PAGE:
and they won’t call me mother, or sister, or wife

“I’m not afraid,” she whispers. Her voice is rough-edged, but when it’s this quiet it sounds soft. Gentle. She stares ahead into the darkness with her hands folded in her lap, and she doesn’t tremble. “If I am to die, then that is God’s will.”

“My dear,” he says. He can’t keep his own voice down. It cracks embarrassingly, but there is no one else to hear, and she would never let this slip. “If you but asked, I could–”

“No,” she says. There is finality in her voice, like the snap of a sword breaking, or an arrow sinking into a man’s heart. She smiles faintly, her cracked lips pursing up. “This is what I have been called to do. This is how I will be remembered. In this way, though men today may declaim me, in the eyes of God, I will be remembered.” She closes her eyes for just a moment, and her plain rough features are more beautiful than anything else he’s ever seen–more than anything he will ever see, he knows, however long he remains. When she turns to him again, her expression is soft. She’s already looking through him. “My dear friend, do not weep for me. I return to the arms of our Father, and in His kingdom I will dwell forever.”

But in mine, you are already gone, he does not say, and if he weeps a little, at the door of her cell, she does not chastise him for that grief.


She walks with her head up and her eyes clear. He has always loved her for this, since she was a tiny child and had looked upon his face and known him for who he truly was.

(“I will see you freed,” she whispered to him, with her small palms upon his cheeks. “This I swear to you, before God and all His angels–“)

The crowd is loud. They always are. Most of them jeer with ugly words in their crude awkward language; they bastardize her name to fit their clumsy mouths, and not a few cross themselves as she passes. It makes him angry, angry enough that his throat aches and his face burns with the force of it. If he could, he would draw a blade here and cut down the lot of them–and gladly, consequences be damned alongside her–

His hand falls away from the hilt of his blade. He watches, unmoving, unblinking, as she is tied to the pillar. He sees her speak, though he cannot hear her voice over the crowd, and his breath catches when one places a crucifix into the folds of her clothes.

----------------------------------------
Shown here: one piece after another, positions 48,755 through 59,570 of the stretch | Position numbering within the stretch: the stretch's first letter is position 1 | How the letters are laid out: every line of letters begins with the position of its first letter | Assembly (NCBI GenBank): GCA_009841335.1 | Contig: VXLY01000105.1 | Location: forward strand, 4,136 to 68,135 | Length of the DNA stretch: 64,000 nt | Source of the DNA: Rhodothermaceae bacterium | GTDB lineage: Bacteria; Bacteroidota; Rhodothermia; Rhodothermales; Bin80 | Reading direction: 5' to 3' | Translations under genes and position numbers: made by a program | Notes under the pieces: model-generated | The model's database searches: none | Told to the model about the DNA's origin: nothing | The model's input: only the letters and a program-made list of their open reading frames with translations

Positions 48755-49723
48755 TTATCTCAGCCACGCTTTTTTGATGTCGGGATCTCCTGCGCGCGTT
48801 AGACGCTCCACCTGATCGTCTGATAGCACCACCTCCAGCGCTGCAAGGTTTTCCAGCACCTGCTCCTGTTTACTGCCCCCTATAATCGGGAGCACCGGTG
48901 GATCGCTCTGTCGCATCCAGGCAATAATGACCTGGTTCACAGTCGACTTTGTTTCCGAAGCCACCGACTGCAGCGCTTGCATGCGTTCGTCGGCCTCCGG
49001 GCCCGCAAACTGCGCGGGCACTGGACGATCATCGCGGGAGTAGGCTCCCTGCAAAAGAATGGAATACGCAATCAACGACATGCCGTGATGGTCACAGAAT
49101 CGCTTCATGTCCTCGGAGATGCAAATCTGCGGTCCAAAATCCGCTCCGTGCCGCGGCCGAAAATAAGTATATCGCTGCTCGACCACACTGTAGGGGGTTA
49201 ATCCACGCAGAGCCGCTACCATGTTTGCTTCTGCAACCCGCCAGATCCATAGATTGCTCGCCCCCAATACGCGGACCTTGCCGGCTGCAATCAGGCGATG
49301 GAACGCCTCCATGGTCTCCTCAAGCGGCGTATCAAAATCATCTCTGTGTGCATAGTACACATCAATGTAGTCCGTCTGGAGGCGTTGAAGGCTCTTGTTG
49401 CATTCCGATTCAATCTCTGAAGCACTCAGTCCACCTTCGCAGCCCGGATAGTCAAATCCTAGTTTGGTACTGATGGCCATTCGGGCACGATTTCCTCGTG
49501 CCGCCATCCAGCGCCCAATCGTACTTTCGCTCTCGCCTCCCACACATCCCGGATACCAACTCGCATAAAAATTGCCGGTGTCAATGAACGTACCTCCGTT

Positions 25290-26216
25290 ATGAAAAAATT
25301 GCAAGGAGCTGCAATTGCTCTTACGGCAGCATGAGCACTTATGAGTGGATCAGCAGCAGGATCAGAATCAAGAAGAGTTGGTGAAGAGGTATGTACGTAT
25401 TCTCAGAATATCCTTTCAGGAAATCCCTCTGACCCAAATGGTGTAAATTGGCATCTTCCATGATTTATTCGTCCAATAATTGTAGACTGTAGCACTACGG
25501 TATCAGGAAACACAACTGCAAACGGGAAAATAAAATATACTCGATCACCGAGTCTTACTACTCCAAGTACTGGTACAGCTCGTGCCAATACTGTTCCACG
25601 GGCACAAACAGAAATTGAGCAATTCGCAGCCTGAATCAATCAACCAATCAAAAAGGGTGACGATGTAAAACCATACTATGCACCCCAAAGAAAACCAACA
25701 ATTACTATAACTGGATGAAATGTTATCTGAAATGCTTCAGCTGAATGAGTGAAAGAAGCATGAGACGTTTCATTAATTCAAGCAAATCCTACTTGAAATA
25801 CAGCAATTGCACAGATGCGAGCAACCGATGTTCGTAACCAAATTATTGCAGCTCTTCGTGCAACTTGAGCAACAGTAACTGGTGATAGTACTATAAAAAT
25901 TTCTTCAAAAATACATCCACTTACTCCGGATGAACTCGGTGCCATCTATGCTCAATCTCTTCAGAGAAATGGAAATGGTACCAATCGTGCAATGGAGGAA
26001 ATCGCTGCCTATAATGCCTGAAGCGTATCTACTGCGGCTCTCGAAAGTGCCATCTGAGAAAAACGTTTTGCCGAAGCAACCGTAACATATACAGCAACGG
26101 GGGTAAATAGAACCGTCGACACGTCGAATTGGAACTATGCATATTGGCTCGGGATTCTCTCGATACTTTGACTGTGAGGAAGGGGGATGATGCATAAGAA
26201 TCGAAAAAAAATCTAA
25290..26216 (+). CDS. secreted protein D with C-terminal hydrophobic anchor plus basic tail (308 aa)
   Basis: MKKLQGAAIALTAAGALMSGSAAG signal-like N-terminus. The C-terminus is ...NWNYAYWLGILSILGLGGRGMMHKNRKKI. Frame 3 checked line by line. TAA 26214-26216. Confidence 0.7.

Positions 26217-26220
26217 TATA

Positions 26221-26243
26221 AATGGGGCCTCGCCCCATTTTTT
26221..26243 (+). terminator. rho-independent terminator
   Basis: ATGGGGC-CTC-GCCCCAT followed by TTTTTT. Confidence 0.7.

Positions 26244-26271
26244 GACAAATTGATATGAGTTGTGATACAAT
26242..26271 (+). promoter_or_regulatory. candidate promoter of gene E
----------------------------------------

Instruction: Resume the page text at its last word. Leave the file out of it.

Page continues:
The fires are lit. She does not scream or cry, even when the crowd falls silent and the crackle of fire fills the sky. For just a moment, she looks and meets his eyes. Though she does not smile, he sees that she is content with this, her martyrdom in his name. He blinks out tears, and in that split second, she goes still, her head falling forward at last.


No one argues when he takes the ashes. Perhaps they can see something in his face, though he does not speak–or perhaps Charles finally came through, or perhaps they simply just think that he’s there only for this reason. They aren’t his people anyway; their mouths make the same ugly noises as the majority of the crowd. He looks at them coldly, with perhaps a fragment of pity: they are small, small creatures; they do not know what they have destroyed today.

I would take you home to rest, my dear, he thinks, pressing the urn over his heart, staring down at the water that rushes around his ankles. Forgive me.

He casts outward and upward, watching as the wind and the water catches her and spirits her away, and likes to fool himself into thinking he hears her laugh. For this, he does not weep, but he breathes against a raw metal taste in his throat, and does not move until that has mostly–mostly–faded away.


“If we were normal men, my friend, I would hate you very much, right now,” he says. “Ah, another, I want another. I want to spend the rest of this war drunk as possible.”

“Hear hear,” his companion mutters, and slides a bottle to him. It is soldier’s beer, warm as piss and tasting as acidly sour, but he drinks until it’s empty. “Someone will be looking for us soon.”

“Let them look,” he says. He leans until his forehead is pressed against the rough wood of the bar and breathes; even now, he can taste smoke in the back of his throat. “I care not, at this moment.”

He doesn’t know when he is left alone, but he knows it happens, and he stares blankly at the too-close wood, trying to remember the look in her eyes that one last time.


In a wide open field, under cloudless skies, a little girl stared up into the face of her country and held her breath. “Why are you here?”

The man smiled. “I came here because I was supposed to,” he said. “Sometimes, if that’s where I have to be, I’ll be there.”

“Just like that?”

“Just like that.” He knelt before her. “And what is your name, little maid?”

She met his eyes, and she said, “I am Jeanne.”

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